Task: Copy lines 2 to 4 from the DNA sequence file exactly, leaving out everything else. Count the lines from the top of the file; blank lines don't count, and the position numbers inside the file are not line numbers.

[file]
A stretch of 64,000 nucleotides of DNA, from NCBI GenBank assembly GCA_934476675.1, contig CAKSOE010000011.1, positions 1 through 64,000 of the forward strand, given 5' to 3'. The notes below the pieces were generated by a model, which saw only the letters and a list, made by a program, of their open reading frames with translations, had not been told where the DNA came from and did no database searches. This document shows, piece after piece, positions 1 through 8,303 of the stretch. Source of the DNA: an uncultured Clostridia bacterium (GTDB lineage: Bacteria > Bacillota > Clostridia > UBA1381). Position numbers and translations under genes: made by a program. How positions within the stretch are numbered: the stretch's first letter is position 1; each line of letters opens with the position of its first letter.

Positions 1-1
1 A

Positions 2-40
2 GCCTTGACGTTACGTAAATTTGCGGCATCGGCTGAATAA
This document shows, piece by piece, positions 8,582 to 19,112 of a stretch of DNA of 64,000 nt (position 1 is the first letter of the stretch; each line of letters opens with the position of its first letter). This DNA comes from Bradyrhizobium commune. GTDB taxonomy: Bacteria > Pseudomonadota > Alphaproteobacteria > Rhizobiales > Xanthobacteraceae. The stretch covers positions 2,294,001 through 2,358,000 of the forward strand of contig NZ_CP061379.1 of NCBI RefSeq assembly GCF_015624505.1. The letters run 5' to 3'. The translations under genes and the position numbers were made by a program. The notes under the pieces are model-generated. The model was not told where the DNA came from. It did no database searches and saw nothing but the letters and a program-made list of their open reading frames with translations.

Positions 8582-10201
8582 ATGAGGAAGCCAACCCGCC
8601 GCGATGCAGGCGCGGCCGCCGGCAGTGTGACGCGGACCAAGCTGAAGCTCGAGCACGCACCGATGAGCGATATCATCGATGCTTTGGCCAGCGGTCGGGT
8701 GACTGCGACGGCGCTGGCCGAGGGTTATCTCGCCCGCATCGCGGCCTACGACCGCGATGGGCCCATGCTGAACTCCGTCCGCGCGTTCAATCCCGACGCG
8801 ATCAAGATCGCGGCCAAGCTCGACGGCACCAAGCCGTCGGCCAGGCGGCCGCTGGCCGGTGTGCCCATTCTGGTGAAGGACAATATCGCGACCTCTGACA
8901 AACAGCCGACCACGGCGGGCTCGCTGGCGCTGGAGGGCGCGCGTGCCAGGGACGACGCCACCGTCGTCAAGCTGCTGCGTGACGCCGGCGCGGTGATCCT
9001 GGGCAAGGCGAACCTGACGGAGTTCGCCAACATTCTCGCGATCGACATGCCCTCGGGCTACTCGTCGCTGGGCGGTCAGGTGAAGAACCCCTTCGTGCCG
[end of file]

Positions 1-1
1 A

Positions 2-40